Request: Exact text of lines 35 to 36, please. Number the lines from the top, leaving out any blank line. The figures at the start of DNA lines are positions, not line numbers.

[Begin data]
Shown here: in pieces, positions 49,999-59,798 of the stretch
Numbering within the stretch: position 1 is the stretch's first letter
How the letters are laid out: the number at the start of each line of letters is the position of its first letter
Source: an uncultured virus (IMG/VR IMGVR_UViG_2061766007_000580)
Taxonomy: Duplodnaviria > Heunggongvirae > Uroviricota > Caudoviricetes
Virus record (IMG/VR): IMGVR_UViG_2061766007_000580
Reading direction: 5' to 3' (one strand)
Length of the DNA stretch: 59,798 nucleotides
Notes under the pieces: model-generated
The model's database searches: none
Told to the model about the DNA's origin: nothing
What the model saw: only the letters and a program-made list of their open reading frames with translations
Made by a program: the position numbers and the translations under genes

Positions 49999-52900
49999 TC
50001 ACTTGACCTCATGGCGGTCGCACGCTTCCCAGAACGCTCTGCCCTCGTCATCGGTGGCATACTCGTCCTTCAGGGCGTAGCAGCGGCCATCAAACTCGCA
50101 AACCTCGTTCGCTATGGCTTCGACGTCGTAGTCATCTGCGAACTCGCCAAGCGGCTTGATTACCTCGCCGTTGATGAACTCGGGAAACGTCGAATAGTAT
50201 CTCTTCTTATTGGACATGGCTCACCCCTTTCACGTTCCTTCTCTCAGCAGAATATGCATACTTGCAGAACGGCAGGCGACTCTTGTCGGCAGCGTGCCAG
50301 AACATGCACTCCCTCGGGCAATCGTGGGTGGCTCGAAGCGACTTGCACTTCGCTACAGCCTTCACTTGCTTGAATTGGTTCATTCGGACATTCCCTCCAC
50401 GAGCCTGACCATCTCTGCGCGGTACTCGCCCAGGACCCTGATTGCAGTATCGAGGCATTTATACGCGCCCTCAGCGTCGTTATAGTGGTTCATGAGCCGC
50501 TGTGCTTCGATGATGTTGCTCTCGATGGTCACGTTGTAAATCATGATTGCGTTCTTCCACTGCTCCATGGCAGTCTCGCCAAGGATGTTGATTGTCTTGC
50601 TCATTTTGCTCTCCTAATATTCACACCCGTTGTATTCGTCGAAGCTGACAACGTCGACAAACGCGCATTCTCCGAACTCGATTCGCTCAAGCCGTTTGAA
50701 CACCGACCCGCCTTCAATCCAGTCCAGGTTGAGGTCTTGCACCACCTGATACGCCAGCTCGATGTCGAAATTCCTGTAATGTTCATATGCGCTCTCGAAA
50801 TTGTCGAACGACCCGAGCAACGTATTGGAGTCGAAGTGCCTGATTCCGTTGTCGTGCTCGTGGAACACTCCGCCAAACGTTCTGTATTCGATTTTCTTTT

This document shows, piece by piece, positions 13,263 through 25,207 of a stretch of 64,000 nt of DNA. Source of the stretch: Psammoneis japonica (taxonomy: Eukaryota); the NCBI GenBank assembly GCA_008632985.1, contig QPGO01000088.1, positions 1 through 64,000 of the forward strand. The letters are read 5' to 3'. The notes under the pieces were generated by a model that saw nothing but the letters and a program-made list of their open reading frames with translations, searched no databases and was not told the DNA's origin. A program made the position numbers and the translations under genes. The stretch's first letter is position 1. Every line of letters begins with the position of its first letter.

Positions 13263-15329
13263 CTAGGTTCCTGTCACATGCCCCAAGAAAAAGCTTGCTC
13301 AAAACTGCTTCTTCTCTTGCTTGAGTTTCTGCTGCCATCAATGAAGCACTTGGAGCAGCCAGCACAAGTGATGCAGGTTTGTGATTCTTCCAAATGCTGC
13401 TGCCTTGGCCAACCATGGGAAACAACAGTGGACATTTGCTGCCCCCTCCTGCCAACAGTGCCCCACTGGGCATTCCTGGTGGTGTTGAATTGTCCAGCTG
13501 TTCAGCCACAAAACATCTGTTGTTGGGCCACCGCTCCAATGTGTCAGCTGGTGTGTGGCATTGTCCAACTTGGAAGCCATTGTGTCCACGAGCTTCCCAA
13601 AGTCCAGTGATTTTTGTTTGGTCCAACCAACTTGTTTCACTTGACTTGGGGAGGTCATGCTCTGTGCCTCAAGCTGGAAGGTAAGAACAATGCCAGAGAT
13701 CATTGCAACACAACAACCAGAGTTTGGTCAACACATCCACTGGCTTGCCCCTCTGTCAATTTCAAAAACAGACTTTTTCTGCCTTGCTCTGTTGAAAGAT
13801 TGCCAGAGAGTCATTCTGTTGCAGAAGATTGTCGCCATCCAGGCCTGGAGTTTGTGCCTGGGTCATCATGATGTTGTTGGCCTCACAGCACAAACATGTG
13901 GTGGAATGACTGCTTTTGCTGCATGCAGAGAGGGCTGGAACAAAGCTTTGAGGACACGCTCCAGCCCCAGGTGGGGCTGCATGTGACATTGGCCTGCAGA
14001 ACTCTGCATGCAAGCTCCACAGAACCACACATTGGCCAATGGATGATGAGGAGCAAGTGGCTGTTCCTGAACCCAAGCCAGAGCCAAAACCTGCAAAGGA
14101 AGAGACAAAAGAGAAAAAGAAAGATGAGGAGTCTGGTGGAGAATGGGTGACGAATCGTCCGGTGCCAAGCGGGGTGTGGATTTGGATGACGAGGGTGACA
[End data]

14001 ACTCTGCATGCAAGCTCCACAGAACCACACATTGGCCAATGGATGATGAGGAGCAAGTGGCTGTTCCTGAACCCAAGCCAGAGCCAAAACCTGCAAAGGA
14101 AGAGACAAAAGAGAAAAAGAAAGATGAGGAGTCTGGTGGAGAATGGGTGACGAATCGTCCGGTGCCAAGCGGGGTGTGGATTTGGATGACGAGGGTGACA